October 12th, 2021
You’ve been running your community for a few months now and are seeing steady growth in both membership and activity. A number of the members are particularly knowledgeable and go out of their way to share their expertise and help the rest of the community. You want to recognize and reward them for their contributions and decide it’s time to build a champions program.
First, hooray 🎉 Congratulations on building and supporting an engaged community. Now, the question: How do you start building a champions program?
In this post we’ll walk you through the three main steps to build your own champions program:
1. Define the program’s purpose
2. Identify candidates
3. Establish the program benefits
You’ll want to first define why you want the program to exist. For example, you may want to recognize and reward the most engaged and influential members who are having a significant impact in your community. Or, you may want to acknowledge members who are eager to help others get more out of your product while advancing their own knowledge of it.
However you decide to define the purpose, be sure to refer back to it as your guiding principle as you build out the program. When I was managing developer communities at AWS, one example of a programmatic purpose I set was for our Getting Started program—to ease and accelerate the onboarding of new-to-AWS developers by providing a more guided and opinionated learning experience. Having that (seemingly) simple statement to refer back to helped me make decisions when it came to scoping and implementation (you know, all those behind-the-scenes things that help you serve your community best).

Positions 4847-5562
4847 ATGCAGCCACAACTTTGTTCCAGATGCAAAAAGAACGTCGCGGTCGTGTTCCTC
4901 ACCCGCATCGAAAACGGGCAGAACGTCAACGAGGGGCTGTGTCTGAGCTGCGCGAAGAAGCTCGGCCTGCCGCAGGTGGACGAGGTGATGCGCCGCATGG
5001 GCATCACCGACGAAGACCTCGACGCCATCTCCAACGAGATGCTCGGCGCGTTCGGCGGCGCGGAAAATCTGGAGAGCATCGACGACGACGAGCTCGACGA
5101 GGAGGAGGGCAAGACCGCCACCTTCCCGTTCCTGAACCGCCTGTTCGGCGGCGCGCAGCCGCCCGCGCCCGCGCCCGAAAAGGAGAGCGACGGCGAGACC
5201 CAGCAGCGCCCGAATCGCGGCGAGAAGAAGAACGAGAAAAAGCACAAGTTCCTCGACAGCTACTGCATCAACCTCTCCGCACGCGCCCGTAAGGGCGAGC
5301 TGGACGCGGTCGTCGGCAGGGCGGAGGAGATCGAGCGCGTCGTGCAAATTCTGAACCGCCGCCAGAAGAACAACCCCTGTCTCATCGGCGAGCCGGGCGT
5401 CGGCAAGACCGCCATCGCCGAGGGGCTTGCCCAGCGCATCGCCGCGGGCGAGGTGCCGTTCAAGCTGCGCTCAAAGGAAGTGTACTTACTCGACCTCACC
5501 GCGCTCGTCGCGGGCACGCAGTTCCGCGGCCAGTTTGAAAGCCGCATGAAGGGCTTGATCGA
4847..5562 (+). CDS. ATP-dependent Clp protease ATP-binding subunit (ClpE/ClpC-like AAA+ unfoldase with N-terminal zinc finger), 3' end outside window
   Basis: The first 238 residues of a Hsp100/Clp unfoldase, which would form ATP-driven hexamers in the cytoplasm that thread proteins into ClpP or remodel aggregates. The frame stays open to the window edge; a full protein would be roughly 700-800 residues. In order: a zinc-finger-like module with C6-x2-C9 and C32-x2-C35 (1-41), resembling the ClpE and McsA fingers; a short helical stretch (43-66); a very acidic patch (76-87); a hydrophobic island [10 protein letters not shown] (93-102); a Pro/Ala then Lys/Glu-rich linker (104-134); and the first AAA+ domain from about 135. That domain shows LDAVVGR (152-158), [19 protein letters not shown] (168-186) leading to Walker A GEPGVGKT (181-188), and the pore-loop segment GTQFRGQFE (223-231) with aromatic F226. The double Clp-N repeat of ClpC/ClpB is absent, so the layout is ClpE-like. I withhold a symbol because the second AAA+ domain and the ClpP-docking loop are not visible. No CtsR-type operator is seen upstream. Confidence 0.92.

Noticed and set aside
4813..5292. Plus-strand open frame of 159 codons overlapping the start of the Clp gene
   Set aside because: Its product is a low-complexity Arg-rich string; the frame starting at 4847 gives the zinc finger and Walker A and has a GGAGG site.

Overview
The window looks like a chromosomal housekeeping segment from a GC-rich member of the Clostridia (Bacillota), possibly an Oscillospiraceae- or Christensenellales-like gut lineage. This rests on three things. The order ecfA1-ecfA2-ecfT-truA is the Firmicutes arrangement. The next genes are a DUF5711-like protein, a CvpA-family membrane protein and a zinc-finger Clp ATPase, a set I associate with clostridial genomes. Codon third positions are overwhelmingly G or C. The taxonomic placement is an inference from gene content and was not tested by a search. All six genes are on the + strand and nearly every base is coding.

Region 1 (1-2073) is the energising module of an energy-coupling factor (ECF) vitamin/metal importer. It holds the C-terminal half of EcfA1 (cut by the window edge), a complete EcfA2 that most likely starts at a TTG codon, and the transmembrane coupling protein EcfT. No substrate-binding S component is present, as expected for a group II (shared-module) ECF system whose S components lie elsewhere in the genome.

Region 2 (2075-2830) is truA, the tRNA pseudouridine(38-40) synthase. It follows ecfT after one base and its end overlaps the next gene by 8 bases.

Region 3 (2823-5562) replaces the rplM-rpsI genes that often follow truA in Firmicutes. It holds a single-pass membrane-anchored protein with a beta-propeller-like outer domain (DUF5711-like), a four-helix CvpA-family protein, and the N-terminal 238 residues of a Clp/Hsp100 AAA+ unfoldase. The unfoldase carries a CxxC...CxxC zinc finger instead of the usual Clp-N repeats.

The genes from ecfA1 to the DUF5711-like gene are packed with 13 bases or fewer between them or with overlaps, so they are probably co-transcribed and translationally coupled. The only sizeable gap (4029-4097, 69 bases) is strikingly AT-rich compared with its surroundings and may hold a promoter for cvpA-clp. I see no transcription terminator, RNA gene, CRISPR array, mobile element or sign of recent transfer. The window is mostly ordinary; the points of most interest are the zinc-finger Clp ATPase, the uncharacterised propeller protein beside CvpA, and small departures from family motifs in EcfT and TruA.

Additional examples of community programs with clear purpose statements to draw inspiration from include Confluent Community Catalyst, GitHub Stars, Productboard's Product Makers Ambassador, and AWS Heroes.
Now that you’ve defined your program purpose, you need to establish the criteria required for acceptance into your champions program. It’s useful to look at a combination of quantitative and qualitative measures to ensure your champions reflect your community and your company's mission. You'll be advocating for them as much as they're advocating for you, so it's important that both of you are aligned and excited to collaborate and uphold each other's work.
As thought-starters, consider this initial list of criteria:
Quantitative: These metrics help you understand the impact and reach a champion might have, so their work can benefit the most people at once. Depending on your reporting structure, it might also help your teams measure the impact of their work within the community (e.g., how many people a champion positively helped, and how that lightened the load for some of your internal teams).
Qualitative: This type of evaluation ensures you're endorsing someone who's able to articulate and share best practices around using your product. It's important for them to have a high bar of expertise and empathy, because you'll be helping to distribute and amplify their work.
You know the types of members you want to attract into your program. Now comes the fun part where you get to assemble exclusive benefits for those who are accepted. Typically, this is a mix of opportunities to amplify their reach, connect with other like-minded community leaders, get early access to product and roadmap, and of course, swag.
Use the below as starting points, and build in your own community-related fun stuff along the way:
WIth the above three steps you should be well equipped to build out your champions program. No two programs will be alike, as it will be a reflection of what makes your community unique, so don’t worry about trying to exactly replicate what others have done. Instead, focus on what will be most meaningful to your members and if you don't know—ask them!
Building a community-based program best happens in tandem with your community. The rest will come naturally. If you have any questions along the way, come ask us in our weekly office hours.